Testing of Flavor and Fragrance Materials in Turkey Egg Genotoxicity Assay (TEGA) and Comparison of the Results in Ovo, in Vitro and in Vivo

Document Type


Publication Date

Spring 3-1-2017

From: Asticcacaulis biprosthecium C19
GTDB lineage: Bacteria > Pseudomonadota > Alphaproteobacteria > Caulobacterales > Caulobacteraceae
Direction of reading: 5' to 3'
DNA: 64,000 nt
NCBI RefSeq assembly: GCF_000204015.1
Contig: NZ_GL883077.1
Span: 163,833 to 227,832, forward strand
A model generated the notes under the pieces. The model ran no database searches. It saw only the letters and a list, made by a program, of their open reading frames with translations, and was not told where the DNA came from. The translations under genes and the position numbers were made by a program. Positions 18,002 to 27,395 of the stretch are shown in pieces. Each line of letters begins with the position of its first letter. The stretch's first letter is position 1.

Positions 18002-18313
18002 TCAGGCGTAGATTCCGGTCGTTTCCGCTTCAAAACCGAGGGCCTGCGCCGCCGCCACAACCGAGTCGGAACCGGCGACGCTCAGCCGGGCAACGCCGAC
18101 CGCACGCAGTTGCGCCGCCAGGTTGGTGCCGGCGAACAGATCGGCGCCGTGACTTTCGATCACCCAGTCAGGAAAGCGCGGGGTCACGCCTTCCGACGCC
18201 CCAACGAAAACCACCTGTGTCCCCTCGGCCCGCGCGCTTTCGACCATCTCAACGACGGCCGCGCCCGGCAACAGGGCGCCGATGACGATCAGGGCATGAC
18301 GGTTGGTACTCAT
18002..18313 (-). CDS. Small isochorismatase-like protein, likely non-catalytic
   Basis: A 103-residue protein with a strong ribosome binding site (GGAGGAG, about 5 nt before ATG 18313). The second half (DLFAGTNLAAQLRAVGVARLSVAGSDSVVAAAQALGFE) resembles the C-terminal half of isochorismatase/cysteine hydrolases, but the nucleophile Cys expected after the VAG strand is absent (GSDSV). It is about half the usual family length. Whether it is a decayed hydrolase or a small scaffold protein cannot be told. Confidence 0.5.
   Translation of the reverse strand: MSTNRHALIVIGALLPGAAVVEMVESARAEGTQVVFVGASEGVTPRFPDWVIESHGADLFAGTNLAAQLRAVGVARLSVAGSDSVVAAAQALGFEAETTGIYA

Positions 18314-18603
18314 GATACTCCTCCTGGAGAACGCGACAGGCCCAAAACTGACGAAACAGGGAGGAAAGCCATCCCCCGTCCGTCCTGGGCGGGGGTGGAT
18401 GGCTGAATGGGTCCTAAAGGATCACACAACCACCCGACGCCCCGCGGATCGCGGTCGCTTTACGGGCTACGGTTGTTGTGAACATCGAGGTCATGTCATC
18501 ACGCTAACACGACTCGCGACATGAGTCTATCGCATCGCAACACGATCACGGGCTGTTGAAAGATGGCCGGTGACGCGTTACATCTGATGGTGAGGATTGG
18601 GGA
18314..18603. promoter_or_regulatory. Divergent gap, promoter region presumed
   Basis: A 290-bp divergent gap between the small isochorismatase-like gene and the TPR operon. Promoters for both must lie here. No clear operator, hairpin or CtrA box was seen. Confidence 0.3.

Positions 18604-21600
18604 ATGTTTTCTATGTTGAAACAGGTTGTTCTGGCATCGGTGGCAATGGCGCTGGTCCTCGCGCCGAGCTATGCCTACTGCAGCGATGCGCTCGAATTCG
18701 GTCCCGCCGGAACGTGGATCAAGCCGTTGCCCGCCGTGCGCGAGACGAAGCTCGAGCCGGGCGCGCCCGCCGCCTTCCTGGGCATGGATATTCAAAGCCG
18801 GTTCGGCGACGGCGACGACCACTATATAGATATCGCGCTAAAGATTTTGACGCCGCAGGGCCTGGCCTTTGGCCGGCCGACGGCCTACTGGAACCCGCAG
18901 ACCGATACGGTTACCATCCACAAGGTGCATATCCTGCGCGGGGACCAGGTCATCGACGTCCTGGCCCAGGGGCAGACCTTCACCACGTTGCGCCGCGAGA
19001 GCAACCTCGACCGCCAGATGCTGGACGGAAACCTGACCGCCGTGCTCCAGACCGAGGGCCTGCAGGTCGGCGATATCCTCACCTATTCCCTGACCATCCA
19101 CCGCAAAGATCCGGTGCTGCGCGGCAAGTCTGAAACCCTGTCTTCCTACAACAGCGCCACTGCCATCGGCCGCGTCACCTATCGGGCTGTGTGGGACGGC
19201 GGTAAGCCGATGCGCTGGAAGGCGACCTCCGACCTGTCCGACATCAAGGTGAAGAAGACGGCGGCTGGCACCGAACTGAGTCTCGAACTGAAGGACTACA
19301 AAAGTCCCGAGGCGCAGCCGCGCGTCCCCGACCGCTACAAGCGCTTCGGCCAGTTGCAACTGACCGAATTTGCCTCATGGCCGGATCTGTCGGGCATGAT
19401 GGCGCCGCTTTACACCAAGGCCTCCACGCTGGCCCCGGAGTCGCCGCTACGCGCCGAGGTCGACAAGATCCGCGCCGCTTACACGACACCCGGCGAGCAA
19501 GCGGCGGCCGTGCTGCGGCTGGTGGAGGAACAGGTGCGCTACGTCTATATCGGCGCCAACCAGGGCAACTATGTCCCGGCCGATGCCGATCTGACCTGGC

The aim of the study was to investigate the use of the Turkey Egg Genotoxicity Assay (TEGA) as a non-animal alternative to in vivo follow-up studies. The genotoxic potential of 19 diverse flavor and fragrance (F&F) agents was assessed in the TEGA using 32P-nucleotide postlabeling (NPL) and comet assays to detect hepatic DNA adducts and strand breaks, respectively. The compounds were selected for testing based on their chemical structures and results in the GADD45a-Gluc ‘BlueScreen HC’ (BSHC) genotoxicity and the Ames mutagenicity assays. Two F&F materials (BDHCA and MEU) produced DNA adducts, and four materials (BDHCA, BMHCA, HEX and MAL) produced DNA strand breaks in the NPL and comet assays, respectively. Fourteen other tested compounds were negative in both NPL and comet assays. Of these14 materials, only 3 are negative in vitro, yet the majority of these materials are not shown to be genotoxic. Based on reports of oxidative DNA damage for two of the materials (MAL & HDMF), these compounds were tested in the enhanced comet assay using repair enzymes to identify oxidative DNA damage. In the enhanced comet assay positive comet findings for MAL were not confirmed, and only equivocal evidence of oxidative damage was found. Meanwhile, HDMF, produced positive results in the enhanced comet assay with formamidopyrimidine DNA glycosylase (FPG) enzyme digestion. In the test set, the TEGA had better specificity and sensitivity for in vivo data compared to in vitro test results. The observed non-concordance with in vitro data could be due to differences in the endpoints measured by the TEGA compared to those in vitro or due to the acknowledged higher rate of false positive results in in vitro systems. The TEGA showed high accuracy compared to standard in vivo genotoxicity assays for the prediction of genotoxic carcinogens as positive and the non-(genotoxic) carcinogens as negative. This findings are of high importance, since the end result of standard genotoxicity assays is typically the prediction of cancer risk.


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